Southwest Airlines is a Dallas-based airline founded by Herb Kelleher in 1967 with the idea of serving three Texas cities (Houston, Dallas, and San Antonio) written on a cocktail napkin. The airline constantly has over the years surpassed the profits benchmark without recording any loss in all its business for 42 years. The airlines’ major strengths include sensible expansion policy and strong financial systems. In general, Southwest Airlines’ expenditure life cycle is handled by more than one accounting information management system depending on the items are being purchased and the department that is involved in making the purchase. However, the main player is the accounts payable department (AP). The AP department is responsible for the payment and subsequent posting of all expenses and purchases that the airline incurs.
Although the airline uses several Accounting Information Management Systems, SAP is the main Business Process Management Software used by the Southwest. There are; however, four major purchase order subsystems exploited within the airline. These have been reviewed as
(1)Ariba, which is most frequently, used for non-maintenance purchase order items including office supplies, equipment, and furniture,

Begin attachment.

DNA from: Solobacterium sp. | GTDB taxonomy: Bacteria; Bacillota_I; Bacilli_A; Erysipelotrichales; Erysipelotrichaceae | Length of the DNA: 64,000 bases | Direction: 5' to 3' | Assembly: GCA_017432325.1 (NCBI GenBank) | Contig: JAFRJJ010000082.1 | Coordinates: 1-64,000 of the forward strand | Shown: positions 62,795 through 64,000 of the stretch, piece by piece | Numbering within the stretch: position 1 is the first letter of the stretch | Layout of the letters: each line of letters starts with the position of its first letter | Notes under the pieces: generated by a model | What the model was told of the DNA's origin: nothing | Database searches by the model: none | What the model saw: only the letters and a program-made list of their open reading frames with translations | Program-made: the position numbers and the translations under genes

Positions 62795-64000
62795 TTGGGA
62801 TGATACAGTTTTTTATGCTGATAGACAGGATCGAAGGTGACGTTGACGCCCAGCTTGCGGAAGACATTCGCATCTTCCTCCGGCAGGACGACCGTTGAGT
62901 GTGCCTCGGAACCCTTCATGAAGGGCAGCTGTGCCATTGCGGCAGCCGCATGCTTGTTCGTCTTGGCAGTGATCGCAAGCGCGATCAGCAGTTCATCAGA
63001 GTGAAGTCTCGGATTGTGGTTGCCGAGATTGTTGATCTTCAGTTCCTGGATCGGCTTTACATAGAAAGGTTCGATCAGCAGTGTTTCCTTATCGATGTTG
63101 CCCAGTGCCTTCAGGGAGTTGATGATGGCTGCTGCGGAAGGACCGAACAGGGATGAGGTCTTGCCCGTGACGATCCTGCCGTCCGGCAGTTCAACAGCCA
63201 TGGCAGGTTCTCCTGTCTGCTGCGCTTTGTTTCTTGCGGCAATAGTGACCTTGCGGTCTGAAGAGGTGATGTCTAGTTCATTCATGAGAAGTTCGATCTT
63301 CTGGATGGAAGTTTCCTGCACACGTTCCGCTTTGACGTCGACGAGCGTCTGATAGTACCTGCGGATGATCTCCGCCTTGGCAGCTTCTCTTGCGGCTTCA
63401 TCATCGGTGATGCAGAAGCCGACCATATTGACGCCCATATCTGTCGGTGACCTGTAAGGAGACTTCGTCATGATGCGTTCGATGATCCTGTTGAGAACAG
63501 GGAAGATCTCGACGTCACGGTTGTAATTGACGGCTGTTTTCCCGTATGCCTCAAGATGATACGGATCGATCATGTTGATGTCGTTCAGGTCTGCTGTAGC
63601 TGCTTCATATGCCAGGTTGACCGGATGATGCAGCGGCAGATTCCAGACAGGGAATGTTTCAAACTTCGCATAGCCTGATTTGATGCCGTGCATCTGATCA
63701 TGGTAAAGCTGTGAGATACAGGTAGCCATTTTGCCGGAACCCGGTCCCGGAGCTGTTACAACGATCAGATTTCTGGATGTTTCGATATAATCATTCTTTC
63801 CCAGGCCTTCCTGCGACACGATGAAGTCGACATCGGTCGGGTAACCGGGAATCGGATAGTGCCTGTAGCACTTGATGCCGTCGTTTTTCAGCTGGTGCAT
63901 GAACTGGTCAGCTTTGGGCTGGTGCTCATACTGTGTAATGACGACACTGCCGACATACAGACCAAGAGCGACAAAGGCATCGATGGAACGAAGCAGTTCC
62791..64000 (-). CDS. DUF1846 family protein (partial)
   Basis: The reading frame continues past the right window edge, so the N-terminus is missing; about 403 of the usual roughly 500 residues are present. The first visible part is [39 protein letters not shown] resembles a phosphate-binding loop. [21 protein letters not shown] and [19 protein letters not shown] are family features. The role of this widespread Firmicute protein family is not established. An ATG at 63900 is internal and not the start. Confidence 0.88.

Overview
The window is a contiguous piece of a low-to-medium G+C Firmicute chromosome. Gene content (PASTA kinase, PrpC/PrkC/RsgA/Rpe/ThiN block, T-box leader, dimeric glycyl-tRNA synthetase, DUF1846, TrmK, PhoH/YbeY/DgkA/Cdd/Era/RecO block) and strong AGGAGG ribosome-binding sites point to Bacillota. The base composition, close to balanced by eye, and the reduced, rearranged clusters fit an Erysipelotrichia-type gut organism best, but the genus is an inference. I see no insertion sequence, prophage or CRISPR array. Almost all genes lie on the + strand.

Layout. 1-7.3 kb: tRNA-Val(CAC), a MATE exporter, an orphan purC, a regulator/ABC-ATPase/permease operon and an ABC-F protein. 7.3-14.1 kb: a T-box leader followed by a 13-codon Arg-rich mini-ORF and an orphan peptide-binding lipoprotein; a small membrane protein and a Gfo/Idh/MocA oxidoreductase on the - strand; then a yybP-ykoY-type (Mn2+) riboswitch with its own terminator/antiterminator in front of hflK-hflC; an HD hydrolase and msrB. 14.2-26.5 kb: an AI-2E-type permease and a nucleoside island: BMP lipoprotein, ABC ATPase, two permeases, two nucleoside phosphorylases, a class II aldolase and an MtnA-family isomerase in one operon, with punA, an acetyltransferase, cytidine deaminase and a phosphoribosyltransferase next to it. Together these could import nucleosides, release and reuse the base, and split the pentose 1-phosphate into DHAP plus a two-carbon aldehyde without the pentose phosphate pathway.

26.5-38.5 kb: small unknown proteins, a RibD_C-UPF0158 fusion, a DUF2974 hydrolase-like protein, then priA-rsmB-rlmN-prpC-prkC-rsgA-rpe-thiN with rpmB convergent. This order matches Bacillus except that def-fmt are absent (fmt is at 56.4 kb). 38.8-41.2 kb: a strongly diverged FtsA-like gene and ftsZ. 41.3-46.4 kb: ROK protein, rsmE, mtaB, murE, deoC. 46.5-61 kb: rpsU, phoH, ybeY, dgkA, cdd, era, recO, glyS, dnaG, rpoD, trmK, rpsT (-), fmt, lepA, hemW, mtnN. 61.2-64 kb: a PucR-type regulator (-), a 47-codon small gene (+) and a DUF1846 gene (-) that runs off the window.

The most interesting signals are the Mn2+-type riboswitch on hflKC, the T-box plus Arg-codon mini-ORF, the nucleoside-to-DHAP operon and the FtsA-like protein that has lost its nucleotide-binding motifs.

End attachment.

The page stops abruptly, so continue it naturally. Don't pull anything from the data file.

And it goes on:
(2) Solarc Right Angle which is only used for jet fuel purchases,
(3) Wizard, which is used for maintenance purchase order items including aircraft rotables and parts, and
(4) Final subsystem, Trax which is a subsystem inherited from AirTran Airways when Southwest acquired the company in 2011.
These subsystems feed purchase order information into SAP to output the final expenditures. Since the AP system is vulnerable to human error and deception, Southwest has set controls in place to ensure the business functions as required.
This paper reviews Southwest Airlines’ financial and accounting management systems and processes with the aim of comprehending how they interact with the main business process management software, procedures, departmental functions and existing payment controls as well as offer current practical recommendations on improving the airline’s business process.